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Tropentag, September 18 - 20, 2019 in Kassel

"Filling gaps and removing traps for sustainable resources development"

Renewable Energy Development in Southeast Asia: A Review on Trade-Offs with Environment and Nature Conservation

Santi Pratiwi, Nataly Juerges

University of Goettingen, Dept. Forest and Nature Conservation Policy, Germany


Southeast Asian countries are rich in renewable energy resources, including hydro, wind, solar, geothermal and bio-energy (biomass, bio-fuel, and bio-gas). Blessed with this enormous potential, countries try to fulfil the energy security and climate change mitigation targets by promoting renewable energy development. This paper reviewed several studies showing that there are numerous trade-offs between renewable energy development and environment and nature conservation. The most frequently reported trade-off coming from hydro power development in Cambodia, Lao PDR, Vietnam, Myanmar, and Malaysia. The construction of dams producing hydroelectric power results in land use change and habitat loss, effecting biodiversity and often water quality. Another important trade-off is caused by bio-energy, for example by the expansion of oil palm plantations which are reported as the main reason of deforestation and wildlife exis tinction in Indonesia. Trade-offs further include the possibility to emit greenhouse gasses and air pollution which contrasts with the climate change mitigation action. Another trade-off occurs in geothermal power development, which decreases soil and water quality, resulting in landslide and soil erosion in Indonesia. There were no studies found about trade-offs related to wind power, likely because there is not so much wind power development yet in Southeast Asia.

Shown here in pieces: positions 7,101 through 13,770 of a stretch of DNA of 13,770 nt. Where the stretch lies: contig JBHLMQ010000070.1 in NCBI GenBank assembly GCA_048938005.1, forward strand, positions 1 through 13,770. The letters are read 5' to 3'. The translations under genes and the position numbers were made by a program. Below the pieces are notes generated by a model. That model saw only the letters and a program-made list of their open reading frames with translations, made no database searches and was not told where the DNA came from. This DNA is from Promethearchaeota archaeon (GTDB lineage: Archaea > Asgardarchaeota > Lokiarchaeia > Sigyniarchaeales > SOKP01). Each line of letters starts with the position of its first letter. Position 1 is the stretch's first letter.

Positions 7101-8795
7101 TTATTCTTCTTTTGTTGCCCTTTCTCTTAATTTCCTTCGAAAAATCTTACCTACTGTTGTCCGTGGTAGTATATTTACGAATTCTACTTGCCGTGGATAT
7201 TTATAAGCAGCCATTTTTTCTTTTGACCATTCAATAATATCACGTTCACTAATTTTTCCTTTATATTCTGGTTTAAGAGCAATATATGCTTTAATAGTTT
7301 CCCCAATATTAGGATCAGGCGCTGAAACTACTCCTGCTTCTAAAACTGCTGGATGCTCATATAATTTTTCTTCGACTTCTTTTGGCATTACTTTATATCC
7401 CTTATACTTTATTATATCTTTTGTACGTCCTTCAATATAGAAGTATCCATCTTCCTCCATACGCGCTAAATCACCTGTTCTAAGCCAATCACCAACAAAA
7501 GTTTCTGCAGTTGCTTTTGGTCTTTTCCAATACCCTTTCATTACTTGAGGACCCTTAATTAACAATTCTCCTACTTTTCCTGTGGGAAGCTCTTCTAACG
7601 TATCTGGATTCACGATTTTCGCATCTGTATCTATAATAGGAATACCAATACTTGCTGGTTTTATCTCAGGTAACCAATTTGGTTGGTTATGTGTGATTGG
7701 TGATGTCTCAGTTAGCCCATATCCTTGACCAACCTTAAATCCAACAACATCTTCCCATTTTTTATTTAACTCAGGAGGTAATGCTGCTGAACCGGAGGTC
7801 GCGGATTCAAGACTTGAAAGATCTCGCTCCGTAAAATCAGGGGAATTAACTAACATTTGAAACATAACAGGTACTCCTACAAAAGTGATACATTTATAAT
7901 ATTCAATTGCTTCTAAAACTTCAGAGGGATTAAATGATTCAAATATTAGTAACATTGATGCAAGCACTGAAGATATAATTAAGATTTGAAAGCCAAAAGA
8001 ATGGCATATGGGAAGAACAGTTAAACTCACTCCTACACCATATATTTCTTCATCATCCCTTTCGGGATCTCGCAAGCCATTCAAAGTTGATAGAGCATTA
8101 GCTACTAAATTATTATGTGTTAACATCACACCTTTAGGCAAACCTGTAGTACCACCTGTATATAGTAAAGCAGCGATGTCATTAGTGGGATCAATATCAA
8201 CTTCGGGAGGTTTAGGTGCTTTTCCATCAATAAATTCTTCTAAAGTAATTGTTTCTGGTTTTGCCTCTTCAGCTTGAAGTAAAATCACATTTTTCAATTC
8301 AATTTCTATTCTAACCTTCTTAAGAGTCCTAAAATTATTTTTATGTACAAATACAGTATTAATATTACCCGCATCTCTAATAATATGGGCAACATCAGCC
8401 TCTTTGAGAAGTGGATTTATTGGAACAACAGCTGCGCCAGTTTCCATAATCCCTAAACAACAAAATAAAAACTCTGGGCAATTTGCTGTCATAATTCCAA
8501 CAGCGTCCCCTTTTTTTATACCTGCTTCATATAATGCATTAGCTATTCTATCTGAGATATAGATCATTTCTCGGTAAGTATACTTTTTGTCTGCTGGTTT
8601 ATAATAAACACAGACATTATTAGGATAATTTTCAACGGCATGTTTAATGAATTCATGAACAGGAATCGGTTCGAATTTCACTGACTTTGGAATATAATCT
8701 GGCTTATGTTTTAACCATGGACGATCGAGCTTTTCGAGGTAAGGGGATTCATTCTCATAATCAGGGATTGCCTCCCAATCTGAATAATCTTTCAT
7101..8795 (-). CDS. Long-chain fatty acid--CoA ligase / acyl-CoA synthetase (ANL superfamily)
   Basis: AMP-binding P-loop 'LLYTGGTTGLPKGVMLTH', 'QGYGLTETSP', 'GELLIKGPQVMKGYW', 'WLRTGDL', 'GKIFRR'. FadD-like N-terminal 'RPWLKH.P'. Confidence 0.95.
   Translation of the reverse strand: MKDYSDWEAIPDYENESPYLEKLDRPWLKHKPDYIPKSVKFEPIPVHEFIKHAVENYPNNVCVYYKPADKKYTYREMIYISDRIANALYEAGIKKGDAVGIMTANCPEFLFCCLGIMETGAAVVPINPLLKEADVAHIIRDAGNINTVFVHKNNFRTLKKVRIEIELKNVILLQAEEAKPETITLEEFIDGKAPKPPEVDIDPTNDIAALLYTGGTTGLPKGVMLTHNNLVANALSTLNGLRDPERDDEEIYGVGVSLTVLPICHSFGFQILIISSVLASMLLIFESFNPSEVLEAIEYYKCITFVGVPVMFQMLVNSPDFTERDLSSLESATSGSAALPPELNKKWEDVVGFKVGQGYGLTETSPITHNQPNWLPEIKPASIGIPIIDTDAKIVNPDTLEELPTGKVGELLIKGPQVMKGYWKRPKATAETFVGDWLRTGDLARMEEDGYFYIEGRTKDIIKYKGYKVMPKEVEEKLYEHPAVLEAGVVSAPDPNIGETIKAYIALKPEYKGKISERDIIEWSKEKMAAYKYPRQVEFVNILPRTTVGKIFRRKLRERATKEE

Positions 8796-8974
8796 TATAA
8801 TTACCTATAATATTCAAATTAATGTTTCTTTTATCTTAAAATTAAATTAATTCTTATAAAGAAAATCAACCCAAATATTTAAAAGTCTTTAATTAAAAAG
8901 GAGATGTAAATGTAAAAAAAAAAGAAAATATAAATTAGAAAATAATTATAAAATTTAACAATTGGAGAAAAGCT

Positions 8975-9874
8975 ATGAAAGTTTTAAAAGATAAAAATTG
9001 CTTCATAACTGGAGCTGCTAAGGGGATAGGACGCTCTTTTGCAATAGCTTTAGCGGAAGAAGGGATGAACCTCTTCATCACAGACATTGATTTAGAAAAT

Reflecting on the existing impacts, it is clear that renewable energy is not always sustainable. Limited financial resources make advanced technology and infrastructure unaffordable, resulting in poor quality of equipment and facilities, damaging the environment. These trade-offs also have further implications for social and economic aspects, especially for livelihood near the project areas. Further scientific research and evaluation will be needed to better understand impacts and find ways of balancing the trade-offs in an optimal way.
Lack of appropriate policies and regulation considering the environmental impact of the project can also trigger environmental damage. Government commitment and intervention will be vital to drive the industry in a sustainable manner and cause less negative impacts to environment and nature. A good policy formulation with strong implementation in the field can achieve sustainable renewable energy development without harming the environment.

Keywords: Environment, nature conservation, renewable energy, Southeast Asia, trade-offs

Contact Address: Santi Pratiwi, University of Goettingen, Dept. Forest and Nature Conservation Policy, Albrecht-Thaer-Weg, 22F / 11, 37075 Göttingen, Germany, e-mail: spratiw@gwdg.de

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